Picture this for a moment. Someone you love dies unexpectedly. Your best friend shows up 4 days later having missed final goodbye's and the funeral. You take him to the grave side where he begins to weep and then... He says .... 'Dig him up'
A bit taken aback, you turn and say 'Seriously? You know he's been dead for 4 days and it's not going to be pretty...'
'Dig him up!' your Friend replies, 'I want to show you something...'
If you didn't know that it really happened with Jesus, you would be just as likely to be repulsed at the brash and crude request. Most of us would have walked away in shock and disgust.
I've been thinking about the story of Lazarus recently and I'm seeing something that I've never seen before. I am seeing Lazarus as a metaphor. Lazarus represents something that is common to all of us. He represents the disappointment of his sisters. They weren't disappointed in Lazarus, but in Jesus, in his passing and in his lost future. Lazarus represents embarassment. How could they face their friends who all knew that they had expected Jesus to help only to experience something different. They believed, but Jesus was absent when they needed him most. Lazarus could even represent their despair. It's reasonable to assume that since they were both unmarried that the three of them lived together and Lazarus was taking responsiblity to care for his sisters. Now suddenly and unexpectedly, their future was at stake as well.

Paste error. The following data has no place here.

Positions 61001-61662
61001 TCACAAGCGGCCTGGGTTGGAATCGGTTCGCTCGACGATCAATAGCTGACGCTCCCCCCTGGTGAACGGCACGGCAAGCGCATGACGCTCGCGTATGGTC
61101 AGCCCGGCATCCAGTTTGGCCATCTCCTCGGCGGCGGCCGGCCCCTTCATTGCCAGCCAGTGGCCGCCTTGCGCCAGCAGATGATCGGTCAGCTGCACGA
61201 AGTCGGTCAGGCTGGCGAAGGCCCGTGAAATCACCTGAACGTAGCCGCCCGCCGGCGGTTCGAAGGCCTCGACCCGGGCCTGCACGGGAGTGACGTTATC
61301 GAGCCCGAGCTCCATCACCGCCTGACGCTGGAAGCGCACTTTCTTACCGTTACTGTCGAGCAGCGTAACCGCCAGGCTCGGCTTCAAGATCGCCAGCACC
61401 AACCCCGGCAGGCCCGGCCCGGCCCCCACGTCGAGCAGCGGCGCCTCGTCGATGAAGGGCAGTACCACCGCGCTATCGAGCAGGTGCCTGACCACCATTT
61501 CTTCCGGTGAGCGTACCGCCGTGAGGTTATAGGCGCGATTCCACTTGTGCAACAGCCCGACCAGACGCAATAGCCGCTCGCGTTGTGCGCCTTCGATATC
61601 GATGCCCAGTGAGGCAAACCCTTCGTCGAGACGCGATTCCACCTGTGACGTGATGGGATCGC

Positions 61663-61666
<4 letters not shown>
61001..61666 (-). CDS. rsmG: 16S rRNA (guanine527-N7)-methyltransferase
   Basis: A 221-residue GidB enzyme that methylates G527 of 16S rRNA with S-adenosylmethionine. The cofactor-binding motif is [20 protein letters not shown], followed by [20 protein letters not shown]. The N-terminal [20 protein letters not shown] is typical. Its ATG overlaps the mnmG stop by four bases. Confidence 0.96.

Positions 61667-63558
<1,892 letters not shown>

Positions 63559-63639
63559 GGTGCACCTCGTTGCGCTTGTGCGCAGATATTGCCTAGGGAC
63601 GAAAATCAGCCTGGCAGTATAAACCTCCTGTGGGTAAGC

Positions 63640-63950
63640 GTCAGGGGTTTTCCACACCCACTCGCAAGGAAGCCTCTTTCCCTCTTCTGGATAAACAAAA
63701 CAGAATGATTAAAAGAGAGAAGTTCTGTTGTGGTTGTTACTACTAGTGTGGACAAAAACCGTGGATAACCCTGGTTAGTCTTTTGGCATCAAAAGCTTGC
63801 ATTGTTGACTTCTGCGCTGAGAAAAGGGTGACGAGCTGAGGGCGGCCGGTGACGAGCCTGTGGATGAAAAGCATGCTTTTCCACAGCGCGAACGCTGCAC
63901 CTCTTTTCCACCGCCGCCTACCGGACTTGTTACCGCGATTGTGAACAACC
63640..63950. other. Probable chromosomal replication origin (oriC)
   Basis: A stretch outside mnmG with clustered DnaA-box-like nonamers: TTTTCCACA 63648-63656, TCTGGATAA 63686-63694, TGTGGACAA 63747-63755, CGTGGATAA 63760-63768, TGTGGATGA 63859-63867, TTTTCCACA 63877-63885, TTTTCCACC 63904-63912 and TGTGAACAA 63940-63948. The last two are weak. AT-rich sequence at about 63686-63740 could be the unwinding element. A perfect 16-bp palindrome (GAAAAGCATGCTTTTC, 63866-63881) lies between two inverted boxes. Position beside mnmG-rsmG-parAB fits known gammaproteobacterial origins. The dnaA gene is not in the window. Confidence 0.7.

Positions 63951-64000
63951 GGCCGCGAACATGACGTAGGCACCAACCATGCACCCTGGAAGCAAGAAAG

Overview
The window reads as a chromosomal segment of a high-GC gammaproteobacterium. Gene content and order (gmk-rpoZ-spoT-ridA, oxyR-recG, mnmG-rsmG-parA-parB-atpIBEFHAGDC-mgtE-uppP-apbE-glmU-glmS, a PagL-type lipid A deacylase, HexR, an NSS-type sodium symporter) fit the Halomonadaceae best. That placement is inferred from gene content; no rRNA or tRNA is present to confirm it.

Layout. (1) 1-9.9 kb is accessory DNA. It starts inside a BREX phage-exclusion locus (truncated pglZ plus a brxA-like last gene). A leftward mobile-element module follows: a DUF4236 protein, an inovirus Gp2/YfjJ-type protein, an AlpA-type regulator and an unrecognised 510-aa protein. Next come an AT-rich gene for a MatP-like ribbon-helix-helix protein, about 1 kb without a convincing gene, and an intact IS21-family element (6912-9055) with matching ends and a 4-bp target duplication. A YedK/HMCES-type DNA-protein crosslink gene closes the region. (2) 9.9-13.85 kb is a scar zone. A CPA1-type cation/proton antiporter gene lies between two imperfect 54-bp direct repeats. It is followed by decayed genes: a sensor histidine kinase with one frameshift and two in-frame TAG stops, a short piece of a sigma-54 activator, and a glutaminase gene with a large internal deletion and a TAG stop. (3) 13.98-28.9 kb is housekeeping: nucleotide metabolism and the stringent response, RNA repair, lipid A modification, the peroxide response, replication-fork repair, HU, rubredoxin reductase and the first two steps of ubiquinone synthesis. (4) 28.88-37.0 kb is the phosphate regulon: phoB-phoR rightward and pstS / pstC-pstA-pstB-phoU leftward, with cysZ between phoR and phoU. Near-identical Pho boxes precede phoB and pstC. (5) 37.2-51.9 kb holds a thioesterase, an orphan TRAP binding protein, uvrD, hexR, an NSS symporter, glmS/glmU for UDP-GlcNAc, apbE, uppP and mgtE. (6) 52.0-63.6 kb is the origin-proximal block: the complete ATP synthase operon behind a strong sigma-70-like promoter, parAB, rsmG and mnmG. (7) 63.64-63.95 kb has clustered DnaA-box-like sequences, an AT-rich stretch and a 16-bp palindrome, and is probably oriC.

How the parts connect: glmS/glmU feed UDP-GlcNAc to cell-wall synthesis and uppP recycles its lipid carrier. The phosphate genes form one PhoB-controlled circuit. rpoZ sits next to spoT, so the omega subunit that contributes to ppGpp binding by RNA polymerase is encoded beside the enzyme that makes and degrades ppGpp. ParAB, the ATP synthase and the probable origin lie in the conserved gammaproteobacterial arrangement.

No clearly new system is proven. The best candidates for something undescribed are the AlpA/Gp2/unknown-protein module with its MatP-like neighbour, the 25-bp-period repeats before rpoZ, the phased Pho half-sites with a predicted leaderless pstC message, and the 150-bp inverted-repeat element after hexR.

What do you do with your disappointments, embarassments and fear? Mary and Martha wrapped theirs up in grave clothes and spices, placed them in a tomb and rolled a large stone in front of it. I think we do the same... We take our disappointments, despair, pain and embarassments and hide them deep inside a cave somewhere in the recesses of our lives, cover them over with a rock and move on with our lives desperately hoping that we can leave them behind.
Every so often, on His timetable rather than ours, Jesus shows up at the places where we've buried our 'stuff' and asks us to roll away the stone. I think He comes often and with intent because what's buried behind the stone holds incredible potential and possibility. God sees value in what we've buried behind the rock and He wants to redeem it in our lives. That can only happen when we respond in trust and obedience. Rolling the stone away is the first step in experiencing God's work in our lives.
Stop and listen today. Perhaps Jesus is whispering 'Roll away the stone...'